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What if a big comet hit the Earth? What would happen to us and how are you trying to stop it?
Question Date: 1999-06-03
Answer 1:

If a big comet hit the Earth, it would cause great devastation. It might cause huge tidal waves and fires and put so much dust and soot in the air that most of the sunlight would be blocked, and plants would die and animals would have nothing to eat. Such events are very rare, however. While very small meteorites hit the Earth every day, the last big impact was 65 million years ago, when it is believed that a comet hit the Yucatan peninsula in Mexico. It caused enough damage to the environment to kill all the dinosaurs and many other kinds of animals. Such events seem to happen surprisingly regularly throughout the history of the Earth. The fossil record shows that roughly every 130 million years, most of the species alive on Earth are wiped out fairly suddenly. This is believed to be due to the impact of comets or large asteroids. While the chances of something happening even in the next 1000 years is small, astronomers have begun to chart the paths of as many of the asteroids and comets which come near to the Earth as they can. Because it is possible to predict very accurately the motion of these objects, they should be able to provide a warning well in advance. I don't know what the plan is if they were to find such an object; it might be possible to nudge the asteroid or comet (using a nuclear bomb) so that it would just miss the Earth. Again, the NASA website might have more information on this topic, or you could probably write to them and ask.

Answer 2:

I wouldn't worry too much about it if I were you.The chances of a "doomsday rock" hitting the earth are better than winning the lottery (~1:18,000,000) but you are more likely to be killed in a car accident than either the rock or the lottery. So we worry more about car accidents than doomsday rocks.

But if you really want to know what would happen...The impact would probably be like a few hundred thousand atomic bombs blowing up at once. The doomsday rock is more likely to hit the ocean than land. The area of immediate effect would only be a few thousand miles across but the after effects would affect the entire earth. The impact would have blown so much dust, dirt, and water into the atmosphere that the earth would be cold and cloudy year round for several years. During that time, crops would fail and we would have to grow food in lighted greenhouses to survive. Many animals would die and many other people would starve.

The upside is that we can detect when a meteor or comet is going to pass close by months in advance. There are no formal systems in place to nuke the thing right now, but there are weapons systems that could be employed if it ever happens. You can bet that we would be willing to pay A LOT of money to build and deploy a system to handle the problem if it ever arose.

Answer 3:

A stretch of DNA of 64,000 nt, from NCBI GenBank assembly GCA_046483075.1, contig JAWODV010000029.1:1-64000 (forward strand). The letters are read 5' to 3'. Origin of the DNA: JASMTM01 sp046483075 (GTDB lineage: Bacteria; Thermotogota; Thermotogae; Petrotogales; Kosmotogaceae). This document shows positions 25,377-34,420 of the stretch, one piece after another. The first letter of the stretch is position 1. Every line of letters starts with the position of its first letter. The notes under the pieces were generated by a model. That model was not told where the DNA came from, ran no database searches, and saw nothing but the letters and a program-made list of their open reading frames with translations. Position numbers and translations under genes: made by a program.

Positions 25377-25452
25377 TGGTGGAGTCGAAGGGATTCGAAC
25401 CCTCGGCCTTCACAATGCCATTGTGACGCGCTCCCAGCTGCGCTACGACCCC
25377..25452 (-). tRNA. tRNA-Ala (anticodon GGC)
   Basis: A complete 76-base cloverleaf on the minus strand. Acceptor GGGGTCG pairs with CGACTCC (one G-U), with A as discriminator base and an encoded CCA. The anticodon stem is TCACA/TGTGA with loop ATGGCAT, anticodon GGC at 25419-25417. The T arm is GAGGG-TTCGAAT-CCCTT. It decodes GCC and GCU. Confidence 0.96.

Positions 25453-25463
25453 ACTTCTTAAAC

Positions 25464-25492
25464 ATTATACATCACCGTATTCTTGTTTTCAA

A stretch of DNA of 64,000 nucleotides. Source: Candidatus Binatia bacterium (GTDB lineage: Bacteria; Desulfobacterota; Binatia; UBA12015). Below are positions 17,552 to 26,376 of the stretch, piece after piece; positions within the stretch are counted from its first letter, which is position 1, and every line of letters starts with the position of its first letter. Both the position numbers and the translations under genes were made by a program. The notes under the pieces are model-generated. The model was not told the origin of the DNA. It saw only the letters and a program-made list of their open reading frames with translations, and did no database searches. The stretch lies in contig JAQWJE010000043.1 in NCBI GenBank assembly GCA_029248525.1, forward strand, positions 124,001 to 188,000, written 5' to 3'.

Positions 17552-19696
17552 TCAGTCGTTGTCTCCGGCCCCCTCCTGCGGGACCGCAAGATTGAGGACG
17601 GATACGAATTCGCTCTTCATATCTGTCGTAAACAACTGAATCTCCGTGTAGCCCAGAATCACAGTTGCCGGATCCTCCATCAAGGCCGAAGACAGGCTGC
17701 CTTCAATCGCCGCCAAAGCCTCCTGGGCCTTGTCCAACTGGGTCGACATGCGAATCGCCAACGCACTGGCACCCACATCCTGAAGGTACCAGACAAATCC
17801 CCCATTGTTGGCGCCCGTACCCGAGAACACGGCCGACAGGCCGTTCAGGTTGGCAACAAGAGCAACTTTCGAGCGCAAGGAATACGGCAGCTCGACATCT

Your question is a good one and one that has made good material several thriller movies (Armagedon, Deep Impact, Lucifer's Hammer). Although these movies may present an unrealistic picture of such an event, scientists are pretty sure that large comets or asteroids are responsible for many (possibly all) of the major extinctions through Earth's history (the best known example is the dinosaurs). We know from smaller events that have occurred in recorded history that even relatively comets can have big effects. One example is the Tunguska event in the early part of this century when a comet hit a remote part of Siberia and flattened many trees and had effects for miles. Dust from the impact caused brilliant sunsets around the world. Of course, Tunguska was only a fraction of the size of the object that caused the extinction of the dinosaurs. A really big comet or asteroid like the one that killed the dinosaurs would not only kill everything for miles around the blast, but would send a cloud of dust into the atmosphere that would block sunlight for weeks or years creating an artificial winter that would lower global temperatures which would also kill many species. The other possibility is that the object would strike the ocean (more of the Earth's surface is water than land so this is more likely) and instantly vaporize a huge amount of water into the atmosphere while also causing devastating tsunamis (really big waves) that would swamp coastal cities (much of the Earth's population lives in coastal cities and towns). You can imagine that either of these possibilities would be very bad for humanity. It's possible that people would survive but life would be drastically changed and the artificial winter effect would make farming and obtaining food much more difficult for years. The encouraging aspect of this situation comes from considering the fact that a major impact occurs only every several hundred million years and the fact that humanity as an agricultural society has been around for thousands. The chances that a large object would hit in the near future, or even the next ten thousand years, are astronomically small (if you'll excuse the pun). At this time, there is little we can do to stop one of these large objects. Our best hope is to identify it early (there are programs to find and track big objects crossing Earth's orbit), because the earlier we find such an object, the less energy would be necessary to divert its orbit slightly so that it wouldn't run into the Earth. Changing the trajectory of an asteroid or comet is another difficult problem and at this point, most people believe the best option is to use nuclear weapons to change the course of such an object or break it apart so more of the object would break up while entering the atmosphere.

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